AI-driven phone fraud refers to the use of artificial intelligence technology by scammers to carry out fraudulent activities over the phone. Scammers utilize AI algorithms and techniques to mimic real people or automate their deceptive calls, making it more difficult for recipients to identify them as fraudulent.

Why are there more spam calls now?

The rise in spam calls can be attributed to scammers adapting and utilizing AI and spoofing technologies. These advancements allow scammers to employ new tactics and complexities in their attempts to defraud consumers. Despite efforts to combat spam calls, scammers continually find ways to outsmart security measures.

How many spam calls do Americans receive on average each month?

According to a study by voice security provider Hiya, Americans receive an average of 14 spam calls per month. These calls are flagged as unwanted or spam, and it indicates the prevalence of phone fraud and the need for consumer protection.

What initiatives have been taken to combat spam calls?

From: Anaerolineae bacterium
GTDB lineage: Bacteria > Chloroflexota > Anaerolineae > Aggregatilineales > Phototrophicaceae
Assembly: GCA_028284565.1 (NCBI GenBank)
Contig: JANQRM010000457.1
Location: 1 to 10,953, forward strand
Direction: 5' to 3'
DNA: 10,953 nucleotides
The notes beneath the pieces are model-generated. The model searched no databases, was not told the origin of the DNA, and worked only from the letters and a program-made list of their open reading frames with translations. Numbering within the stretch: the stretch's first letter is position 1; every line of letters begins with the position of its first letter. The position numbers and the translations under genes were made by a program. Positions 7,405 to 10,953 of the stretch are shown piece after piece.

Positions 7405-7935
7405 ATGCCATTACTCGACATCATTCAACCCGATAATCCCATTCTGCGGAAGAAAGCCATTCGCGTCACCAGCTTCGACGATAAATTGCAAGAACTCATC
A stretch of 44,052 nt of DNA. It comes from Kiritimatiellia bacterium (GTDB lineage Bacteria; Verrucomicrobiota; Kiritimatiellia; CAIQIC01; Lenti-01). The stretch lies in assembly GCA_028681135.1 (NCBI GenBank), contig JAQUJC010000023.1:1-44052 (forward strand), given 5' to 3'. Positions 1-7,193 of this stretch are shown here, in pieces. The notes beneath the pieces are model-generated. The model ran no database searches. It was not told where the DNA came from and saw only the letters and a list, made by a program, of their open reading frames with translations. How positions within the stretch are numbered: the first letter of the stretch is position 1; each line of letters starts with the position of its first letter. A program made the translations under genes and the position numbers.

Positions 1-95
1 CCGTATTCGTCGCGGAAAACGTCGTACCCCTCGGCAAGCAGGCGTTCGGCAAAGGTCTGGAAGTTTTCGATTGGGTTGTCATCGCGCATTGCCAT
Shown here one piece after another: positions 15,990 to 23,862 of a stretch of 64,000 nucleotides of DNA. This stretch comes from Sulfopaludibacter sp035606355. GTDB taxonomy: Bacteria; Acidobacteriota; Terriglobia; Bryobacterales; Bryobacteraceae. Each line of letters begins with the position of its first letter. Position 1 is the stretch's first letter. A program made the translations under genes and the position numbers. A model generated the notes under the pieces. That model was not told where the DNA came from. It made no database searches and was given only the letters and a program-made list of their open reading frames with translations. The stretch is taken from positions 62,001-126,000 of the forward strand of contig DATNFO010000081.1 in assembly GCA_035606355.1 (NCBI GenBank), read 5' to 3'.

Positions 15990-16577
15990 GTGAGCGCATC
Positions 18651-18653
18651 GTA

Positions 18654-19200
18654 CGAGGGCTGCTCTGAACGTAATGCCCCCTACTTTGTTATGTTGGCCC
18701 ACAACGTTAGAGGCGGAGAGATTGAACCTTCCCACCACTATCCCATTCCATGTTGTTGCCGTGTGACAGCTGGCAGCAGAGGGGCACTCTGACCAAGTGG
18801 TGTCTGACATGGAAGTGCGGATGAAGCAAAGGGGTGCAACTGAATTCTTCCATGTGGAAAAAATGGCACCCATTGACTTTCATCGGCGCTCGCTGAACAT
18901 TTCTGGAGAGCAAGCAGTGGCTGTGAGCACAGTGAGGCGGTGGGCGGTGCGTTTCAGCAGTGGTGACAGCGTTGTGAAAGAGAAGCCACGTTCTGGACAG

Operation Stop Spam Calls, launched by the Federal Communications Commission (FCC), the Department of Justice (DOJ), and the Federal Trade Commission (FTC), is an initiative aimed at reducing spam calls. It encourages consumers to report unknown calls, and promising results have been reported, including declines in various scam call types.

Are scammers targeting consumers through text messages as well?

Yes, scammers also target consumers through text messages. SMS and MMS fraud, commonly known as smishing scams, are prevalent. These scams involve deceptive texts that attempt to trick individuals into sharing personal and financial information. Additionally, mmishing scams through text messages pose a significant threat.